The Wallace Collection

The Wallace Collection, A Family Collection, A National Museum, An International Treasure House
Rapier
  • Rapier
  • Unknown Artist / Maker
  • Hilt- Italy; blade- Spain, Toledo or Germany
  • c. 1610
  • Iron or steel and silver, blackened ground
  • Length: 121.5 cm
    Width: 2.6 cm
    Weight: 1.55 kg
  • Incised mark: 'OANOANOANO'
    Incised mark: 'NAONAONAO'
    Stamp: Marks of Toledo and half-moon
  • A557
  • European Armoury II
Commentary
History
Images & Media
Further Reading
  • Rapier, the swept hilt made up of an oviform pommel with a flat button grip; grip bound with alternating black iron and silver wire, with 'Turk's heads' at either end; straight crossguard of flat oval section; hilt-arms, side-ring and two guards, the largest connected by a swept loop to the knuckle-guard; three plain curved bars at the back, decorated with silver studs, also join the hilt-arms to the knuckle-guard; apart from this, the whole hilt is decorate with masks and scrolls of conventional foliage encrusted in silver on a hexagonal ground. The long, double-edged blade is of hexagonal section, the single groove at the forte incised with the letters:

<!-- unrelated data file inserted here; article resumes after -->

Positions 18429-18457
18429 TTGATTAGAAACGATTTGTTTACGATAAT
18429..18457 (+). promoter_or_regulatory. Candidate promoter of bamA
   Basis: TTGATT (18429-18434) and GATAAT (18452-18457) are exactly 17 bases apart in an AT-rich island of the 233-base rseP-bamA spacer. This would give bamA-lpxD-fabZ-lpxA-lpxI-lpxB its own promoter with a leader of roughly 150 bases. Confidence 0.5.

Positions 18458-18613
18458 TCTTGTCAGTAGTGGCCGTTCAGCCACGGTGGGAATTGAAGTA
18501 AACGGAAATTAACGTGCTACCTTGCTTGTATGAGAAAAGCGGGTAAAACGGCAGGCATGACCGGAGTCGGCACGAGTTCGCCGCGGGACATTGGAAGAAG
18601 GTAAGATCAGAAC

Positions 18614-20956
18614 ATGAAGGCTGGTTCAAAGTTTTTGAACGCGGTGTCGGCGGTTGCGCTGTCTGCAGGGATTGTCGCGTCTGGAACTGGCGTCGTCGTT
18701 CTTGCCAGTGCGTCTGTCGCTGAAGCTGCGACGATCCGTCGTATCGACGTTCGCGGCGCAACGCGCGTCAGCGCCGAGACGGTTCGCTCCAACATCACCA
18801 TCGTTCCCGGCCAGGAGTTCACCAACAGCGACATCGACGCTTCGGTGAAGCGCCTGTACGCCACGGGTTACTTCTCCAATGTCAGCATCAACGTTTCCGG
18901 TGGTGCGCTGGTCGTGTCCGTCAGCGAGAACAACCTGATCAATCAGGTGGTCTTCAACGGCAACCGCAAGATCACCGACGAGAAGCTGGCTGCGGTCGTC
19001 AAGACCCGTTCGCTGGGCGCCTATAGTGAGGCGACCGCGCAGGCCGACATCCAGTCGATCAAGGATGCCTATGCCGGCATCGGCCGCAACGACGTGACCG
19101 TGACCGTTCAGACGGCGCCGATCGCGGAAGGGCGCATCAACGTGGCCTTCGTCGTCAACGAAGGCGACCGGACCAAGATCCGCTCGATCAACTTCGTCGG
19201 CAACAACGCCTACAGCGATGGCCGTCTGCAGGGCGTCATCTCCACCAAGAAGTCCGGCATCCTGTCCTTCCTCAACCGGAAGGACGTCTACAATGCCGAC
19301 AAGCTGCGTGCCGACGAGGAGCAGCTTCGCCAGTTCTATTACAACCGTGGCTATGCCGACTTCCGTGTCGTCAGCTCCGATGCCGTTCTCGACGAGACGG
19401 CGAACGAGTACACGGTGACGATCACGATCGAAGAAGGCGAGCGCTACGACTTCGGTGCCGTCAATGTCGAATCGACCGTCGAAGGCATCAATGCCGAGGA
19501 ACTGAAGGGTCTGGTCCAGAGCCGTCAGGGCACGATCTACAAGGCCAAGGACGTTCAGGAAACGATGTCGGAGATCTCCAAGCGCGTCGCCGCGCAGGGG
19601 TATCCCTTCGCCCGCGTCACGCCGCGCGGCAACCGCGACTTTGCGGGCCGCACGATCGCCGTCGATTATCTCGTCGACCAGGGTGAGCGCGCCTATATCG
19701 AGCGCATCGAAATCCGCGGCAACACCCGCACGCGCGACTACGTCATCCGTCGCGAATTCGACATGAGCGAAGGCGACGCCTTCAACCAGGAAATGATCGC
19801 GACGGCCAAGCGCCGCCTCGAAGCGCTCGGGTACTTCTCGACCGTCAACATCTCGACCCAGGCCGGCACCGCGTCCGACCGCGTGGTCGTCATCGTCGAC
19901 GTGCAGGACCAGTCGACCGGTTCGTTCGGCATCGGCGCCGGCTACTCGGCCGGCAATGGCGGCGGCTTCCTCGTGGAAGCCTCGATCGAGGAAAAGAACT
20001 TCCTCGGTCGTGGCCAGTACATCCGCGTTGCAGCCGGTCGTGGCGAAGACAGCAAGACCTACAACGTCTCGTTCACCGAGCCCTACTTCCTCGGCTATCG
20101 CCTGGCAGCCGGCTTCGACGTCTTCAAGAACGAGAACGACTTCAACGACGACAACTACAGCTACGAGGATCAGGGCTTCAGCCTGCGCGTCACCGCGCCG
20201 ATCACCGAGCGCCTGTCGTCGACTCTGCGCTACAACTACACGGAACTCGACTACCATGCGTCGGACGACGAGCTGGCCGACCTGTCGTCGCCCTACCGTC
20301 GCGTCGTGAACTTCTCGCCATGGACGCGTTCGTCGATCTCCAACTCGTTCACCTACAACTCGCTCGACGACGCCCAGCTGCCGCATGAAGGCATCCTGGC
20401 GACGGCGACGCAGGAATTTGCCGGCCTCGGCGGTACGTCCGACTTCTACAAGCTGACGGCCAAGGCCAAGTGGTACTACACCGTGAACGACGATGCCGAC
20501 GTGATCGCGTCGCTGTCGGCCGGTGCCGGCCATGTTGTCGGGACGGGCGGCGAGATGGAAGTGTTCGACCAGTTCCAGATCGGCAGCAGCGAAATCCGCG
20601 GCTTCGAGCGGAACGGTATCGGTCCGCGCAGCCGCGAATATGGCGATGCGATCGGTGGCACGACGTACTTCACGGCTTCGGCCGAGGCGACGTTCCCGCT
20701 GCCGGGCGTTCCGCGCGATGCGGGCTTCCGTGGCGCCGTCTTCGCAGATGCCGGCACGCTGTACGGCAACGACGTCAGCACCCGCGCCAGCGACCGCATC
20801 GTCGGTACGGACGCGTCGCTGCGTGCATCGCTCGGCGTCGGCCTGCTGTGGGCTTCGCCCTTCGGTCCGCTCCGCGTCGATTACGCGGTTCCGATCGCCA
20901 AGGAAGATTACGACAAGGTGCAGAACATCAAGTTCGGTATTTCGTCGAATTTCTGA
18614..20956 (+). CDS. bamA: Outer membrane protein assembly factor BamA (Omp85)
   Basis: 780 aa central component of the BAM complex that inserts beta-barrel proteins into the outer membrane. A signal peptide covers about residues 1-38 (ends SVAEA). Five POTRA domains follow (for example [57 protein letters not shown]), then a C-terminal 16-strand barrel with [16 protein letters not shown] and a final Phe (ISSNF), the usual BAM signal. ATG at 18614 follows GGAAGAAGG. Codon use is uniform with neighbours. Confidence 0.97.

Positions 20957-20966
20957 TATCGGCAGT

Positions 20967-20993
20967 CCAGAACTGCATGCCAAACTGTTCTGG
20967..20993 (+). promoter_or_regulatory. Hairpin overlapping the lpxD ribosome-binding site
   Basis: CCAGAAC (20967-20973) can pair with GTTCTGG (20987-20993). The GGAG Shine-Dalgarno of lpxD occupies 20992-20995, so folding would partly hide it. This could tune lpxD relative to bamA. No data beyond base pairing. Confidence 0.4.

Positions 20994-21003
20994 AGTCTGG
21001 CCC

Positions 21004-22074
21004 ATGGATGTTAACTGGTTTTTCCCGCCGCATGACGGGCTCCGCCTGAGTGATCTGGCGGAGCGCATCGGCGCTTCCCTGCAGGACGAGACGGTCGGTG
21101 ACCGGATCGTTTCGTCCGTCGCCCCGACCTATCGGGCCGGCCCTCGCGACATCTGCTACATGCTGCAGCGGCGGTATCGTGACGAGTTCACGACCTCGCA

OANOANOANO

    on the one side and:–

    OANOANOANO

    on the other. The ricasso is stamped on each side with the marks of a Toledo and the half-moon of an Espadero del Rey, but probably in imitation only.
    Illustrated by A. Vollon in his Curiosités of 1868 (Savill, 1980). Norman and Barne, 1980, p. 133.

    A series of letters is often found on Italian sword-blades and their significance is unknown.

    It has not yet proved possible to isolate the centres of manufacture of this style of encrusting in silver on a cod's-roe matted ground (see Norman and Barne, 1980, pp. 360-1). It seems to have had a wide popularity, particularly in the first twenty years of the 17th century, and was probably made in many different places.